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The debt crisis in the United States
Article added on January 8, 2011
  
The United States of America has weathered more than one economic storm in its history. The current one is fundamental, not only for the survival of the United States as a global player, but also for the sake of the world economy.

The U.S. federal debt limit, as signed into law by President Obama in February 2010, is $14.294 trillion. Treasury Secretary Timothy Geithner said on January 6, 2011 that the country could reach that limit by March 31, which could
“precipitate a default by the United States,” if the ceiling was not changed.

The total public debt of the United States currently stands at 100% of GDP, which is higher than in the combined Euro zone, where the largest economy, Germany, will reach some 85% of GDP in 2011
. The U.S. debt held by the public accounts for some 67% of GDP, with intra-governmental holdings holding some 32% of GDP.

A decade ago, in 2000, the U.S. federal debt stood at 58%. In 2008, mainly thanks to George W. Bush's mismanaged wars, it already reached 70% of GDP. The financial crisis, the
“stimulus packages” and President Obama's social-democratic agenda made it go through the roof, reaching the mentioned 100% in just two years.

Most politicians around the globe live in a fantasy world, borrowing money as if there was no tomorrow. In the United States, as recommended by the Congressional Budget office, the public debt should also include the obligations of Fannie Mae and Freddie Mac, which have been guaranteed by the state via the Housing and Economic Recovery Act of 2008. In 2008, the two government sponsored and now government controlled entities had balance sheets of some $5 trillion. We don't know the current net worth of those assets.

Incidentally, in 2008,
“Communist” China ($376 billion) as well as Japan ($225 billion) owned important parts of Fannie Mae and Freddie Mac. The foreign central banks pushed the U.S. government to protect their interests in the failing mortgage businesses. That may have been the major reason why the two government sponsored entities have not been dismembered. In a time of financial crisis, you do not want to mess with your major creditors.

In addition, China and Japan each own some 20% of US Treasury Securities, some $820 billion to $850 billion each (July 2010). Furthermore, in 2008, China held some $1.8 trillion in foreign currency, 70% of which in dollar-denominated assets.




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There is more to the American financial crisis. Several states have amassed colossal public debts and/or deficits, including the states of California, Illinois, New Jersey, New York and Texas, to mention just some of the major sinners.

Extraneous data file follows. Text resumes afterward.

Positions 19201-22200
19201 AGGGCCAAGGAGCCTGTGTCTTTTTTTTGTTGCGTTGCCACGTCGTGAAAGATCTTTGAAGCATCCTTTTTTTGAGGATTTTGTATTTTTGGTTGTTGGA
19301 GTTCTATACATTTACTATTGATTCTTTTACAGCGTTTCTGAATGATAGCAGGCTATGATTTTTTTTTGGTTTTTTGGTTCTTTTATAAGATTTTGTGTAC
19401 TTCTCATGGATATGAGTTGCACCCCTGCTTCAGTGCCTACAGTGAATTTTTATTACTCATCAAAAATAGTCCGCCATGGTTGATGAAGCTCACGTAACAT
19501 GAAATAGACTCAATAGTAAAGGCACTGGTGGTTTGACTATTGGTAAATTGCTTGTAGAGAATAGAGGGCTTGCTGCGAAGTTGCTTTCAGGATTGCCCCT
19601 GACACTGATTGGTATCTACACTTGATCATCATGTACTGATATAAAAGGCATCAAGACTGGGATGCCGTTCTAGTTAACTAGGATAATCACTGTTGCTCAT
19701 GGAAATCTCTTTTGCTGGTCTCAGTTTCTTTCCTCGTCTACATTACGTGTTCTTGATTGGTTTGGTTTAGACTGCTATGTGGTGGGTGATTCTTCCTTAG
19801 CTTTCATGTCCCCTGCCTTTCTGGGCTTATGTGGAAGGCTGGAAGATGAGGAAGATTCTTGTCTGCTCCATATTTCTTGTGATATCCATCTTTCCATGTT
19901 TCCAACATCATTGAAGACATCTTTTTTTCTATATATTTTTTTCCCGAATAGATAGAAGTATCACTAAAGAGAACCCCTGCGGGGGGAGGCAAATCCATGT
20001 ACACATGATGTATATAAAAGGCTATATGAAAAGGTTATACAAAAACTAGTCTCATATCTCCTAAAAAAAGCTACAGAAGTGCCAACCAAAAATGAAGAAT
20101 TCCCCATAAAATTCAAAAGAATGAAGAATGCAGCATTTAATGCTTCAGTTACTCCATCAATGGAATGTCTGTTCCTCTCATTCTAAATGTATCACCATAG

In 2011, the National Conference of State Legislatures estimates the projected state deficits in California at $19 billion, in Illinois at $15 billion (45% of the state's budget!), in New Jersey at $10.5 billion, in New York at $9 billion and in Texas at $7.4 billion.

In many states, it is not a revenue, but a spending problem. In Pennsylvania, the state revenue increased 21% over the past 8 years, while spending rose 40% in the same period.

In the years of George W. Bush, the GOP lost its fiscal credibility. With ObamaCare, the stimulus, more pork and increased military spending, the Democrats showed that fiscal conservatism is not in their genes.

The American citizens are not better than their government. As mentioned in February 2009, the catch-22 for U.S. citizens is that their
economy is driven by private consumption. But private households have been living on credit for years and are already largely indebted. A higher savings rate is needed. Hard work and fiscal discipline is the only way out of this crisis. It won't happen overnight.

O
ne solution for the federal and state debt crisis in the United States is to eliminate all tax deductions and all tax loopholes. No or at least less tax exceptions would increase both fiscal revenues and fiscal fairness.

The United States is not alone with its problems. Both Euroland and Japan have been living in a fiscal fantasy world too. It is time to change now, not only our public and private spending habits, but also our banking system.

The financial system as a whole (including the derivatives casino) is out of control. The mortgage market has not stabilized. The financial crisis has increased power in the hands of even fewer banks. Instead of splitting up banks and limiting their interconnection, bankers and politicians have made the situation worse. The problems of too-big-to-fail and of a blatant lack of accountability remain on the table. There will surely be another banking crisis in the future. If we do not enforce the personal liability of banks and bankers and if we do not create smaller and less inter-connected banks, the next banking crisis may well bring the world's financial system down.

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Deutsch Politik Geschichte Kunst Film Musik Lebensart Reisen
English Politics History Art Film Music Lifestyle Travel
Français Politique Histoire Arts Film Musique Artdevivre Voyages

Index  Advertise  Werbung  Links  Feedback
© Copyright www.cosmopolis.ch  Louis Gerber  All rights reserved.